Baron Fig Prismatic Archer Pencils Review

“If I knew your name and address, I would send you a bouquet of freshly sharpened pencils.” – You’ve Got Mail

I’m a terrible person. The very kind people over at Baron Fig sent me a pack of special edition Prismatic Archer pencils an embarrassingly long time ago, and I am only now writing this review (note: Archer is the name of their pencils, and Prismatic is the name of this limited edition of Archer pencils).

In the spirit of complete honesty, the reason for such a long delay writing this review wasn’t exclusively procrastination, distractions, bad time management, and laziness (although those all played their part). No, in all fairness, my first impression of Baron Fig’s Prismatic (and Archer) pencils was not great, and while I wanted to write an honest review, I didn’t want to write a bad one, and I wasn’t sure how to do that. So I kept using the pencils. Kept trying them in different applications. And stopped noticing that they were the pencils that I reached for whenever I started a drawing or sketched out an idea.

I’m glad I waited. I’m glad I gave these guys time. Because now, I can give both an honest review, and a good one. I’ve realized that the very things I didn’t like about these pencils in the first place are the things I love about them.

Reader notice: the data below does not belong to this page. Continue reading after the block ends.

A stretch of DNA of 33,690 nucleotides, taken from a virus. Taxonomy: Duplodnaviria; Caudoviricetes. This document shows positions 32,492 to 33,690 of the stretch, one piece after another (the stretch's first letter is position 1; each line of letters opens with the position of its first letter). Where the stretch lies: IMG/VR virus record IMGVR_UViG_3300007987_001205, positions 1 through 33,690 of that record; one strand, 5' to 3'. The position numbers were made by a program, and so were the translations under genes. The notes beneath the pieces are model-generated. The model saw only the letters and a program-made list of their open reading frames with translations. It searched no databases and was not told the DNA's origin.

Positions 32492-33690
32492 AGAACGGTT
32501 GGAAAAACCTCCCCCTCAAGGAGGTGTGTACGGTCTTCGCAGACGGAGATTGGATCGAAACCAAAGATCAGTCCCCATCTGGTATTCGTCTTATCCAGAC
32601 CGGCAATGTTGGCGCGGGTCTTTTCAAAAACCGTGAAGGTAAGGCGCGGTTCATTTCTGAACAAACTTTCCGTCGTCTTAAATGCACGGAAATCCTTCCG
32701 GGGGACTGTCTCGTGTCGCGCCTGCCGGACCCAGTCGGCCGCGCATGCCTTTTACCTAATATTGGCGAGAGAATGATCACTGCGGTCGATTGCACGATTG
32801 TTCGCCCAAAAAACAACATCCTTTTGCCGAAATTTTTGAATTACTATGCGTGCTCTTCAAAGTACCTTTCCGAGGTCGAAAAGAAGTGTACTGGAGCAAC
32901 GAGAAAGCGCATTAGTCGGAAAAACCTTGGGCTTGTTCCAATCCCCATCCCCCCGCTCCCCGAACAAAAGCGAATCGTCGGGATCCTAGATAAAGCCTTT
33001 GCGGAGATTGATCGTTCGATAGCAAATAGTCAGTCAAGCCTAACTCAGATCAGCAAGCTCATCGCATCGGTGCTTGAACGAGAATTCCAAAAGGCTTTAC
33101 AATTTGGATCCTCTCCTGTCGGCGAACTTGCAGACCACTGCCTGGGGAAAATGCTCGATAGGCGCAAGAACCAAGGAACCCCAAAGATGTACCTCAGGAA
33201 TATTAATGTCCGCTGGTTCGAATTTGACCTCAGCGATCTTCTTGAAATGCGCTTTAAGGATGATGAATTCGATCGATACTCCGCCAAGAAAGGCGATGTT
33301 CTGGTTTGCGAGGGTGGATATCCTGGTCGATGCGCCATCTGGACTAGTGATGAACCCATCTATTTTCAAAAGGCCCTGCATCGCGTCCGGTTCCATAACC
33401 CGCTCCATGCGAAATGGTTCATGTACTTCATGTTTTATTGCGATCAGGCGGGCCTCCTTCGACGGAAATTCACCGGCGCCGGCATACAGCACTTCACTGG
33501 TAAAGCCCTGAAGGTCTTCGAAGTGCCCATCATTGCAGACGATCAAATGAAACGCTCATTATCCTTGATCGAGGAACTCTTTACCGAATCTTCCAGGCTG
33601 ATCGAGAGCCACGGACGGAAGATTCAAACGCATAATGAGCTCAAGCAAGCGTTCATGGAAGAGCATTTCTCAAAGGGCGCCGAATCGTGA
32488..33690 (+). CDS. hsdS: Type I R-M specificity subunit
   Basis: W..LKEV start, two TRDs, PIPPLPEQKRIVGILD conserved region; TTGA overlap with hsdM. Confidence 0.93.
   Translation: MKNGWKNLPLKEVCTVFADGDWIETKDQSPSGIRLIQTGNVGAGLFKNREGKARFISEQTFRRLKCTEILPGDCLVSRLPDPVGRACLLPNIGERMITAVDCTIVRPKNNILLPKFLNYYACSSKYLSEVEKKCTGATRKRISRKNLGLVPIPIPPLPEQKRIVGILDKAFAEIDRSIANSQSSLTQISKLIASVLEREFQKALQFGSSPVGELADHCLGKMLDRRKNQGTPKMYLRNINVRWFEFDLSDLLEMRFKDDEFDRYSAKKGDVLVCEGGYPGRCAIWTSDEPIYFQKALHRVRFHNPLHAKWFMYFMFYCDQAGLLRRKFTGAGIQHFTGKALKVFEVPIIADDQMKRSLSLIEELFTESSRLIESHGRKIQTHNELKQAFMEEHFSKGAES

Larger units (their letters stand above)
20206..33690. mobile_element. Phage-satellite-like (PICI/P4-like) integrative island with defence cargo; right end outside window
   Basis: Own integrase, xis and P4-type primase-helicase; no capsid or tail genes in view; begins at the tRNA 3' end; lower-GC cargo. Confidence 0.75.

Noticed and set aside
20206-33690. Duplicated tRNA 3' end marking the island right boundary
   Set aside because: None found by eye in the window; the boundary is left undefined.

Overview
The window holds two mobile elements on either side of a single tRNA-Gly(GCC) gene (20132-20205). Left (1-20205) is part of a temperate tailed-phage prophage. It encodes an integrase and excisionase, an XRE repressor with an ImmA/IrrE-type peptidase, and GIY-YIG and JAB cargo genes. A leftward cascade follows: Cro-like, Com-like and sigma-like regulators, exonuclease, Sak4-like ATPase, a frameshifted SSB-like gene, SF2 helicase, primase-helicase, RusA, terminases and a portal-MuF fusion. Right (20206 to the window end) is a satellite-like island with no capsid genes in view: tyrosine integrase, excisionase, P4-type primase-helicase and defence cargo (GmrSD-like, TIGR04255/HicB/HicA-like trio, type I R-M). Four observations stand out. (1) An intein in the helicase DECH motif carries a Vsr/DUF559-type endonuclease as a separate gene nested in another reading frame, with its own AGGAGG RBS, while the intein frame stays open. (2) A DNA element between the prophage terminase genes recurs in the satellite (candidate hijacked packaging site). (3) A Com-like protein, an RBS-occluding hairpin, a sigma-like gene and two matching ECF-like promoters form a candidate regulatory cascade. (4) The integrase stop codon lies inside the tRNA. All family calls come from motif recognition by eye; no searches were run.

My first impressions of these pencils were: they are 1) very light and to me that made them feel cheap not durable, and 2) dark and toothy.

Baron Fig’s website says about the Archer pencil: “The first thing you’ll notice when you hold the Archer is how light it is – and how easy it is to use.” Yes, I will agree with that. The Archer is a no-frills pencil (can pencils even have frills?). At first, it felt like if I gripped the pencil too hard it would snap. But after a while of using it, I realized that it completely got out of my way when I was sketching and drawing, and let me focus on the art. Because of its lightness and minimal design, it felt more like an extension of my hand than a tool. It’s comfortable to use for long periods of time. It also has a smooth, non-slippery finish, and the hexagonal design means that it will never roll away

from you. It’s obvious a lot of thought went into designing this pencil.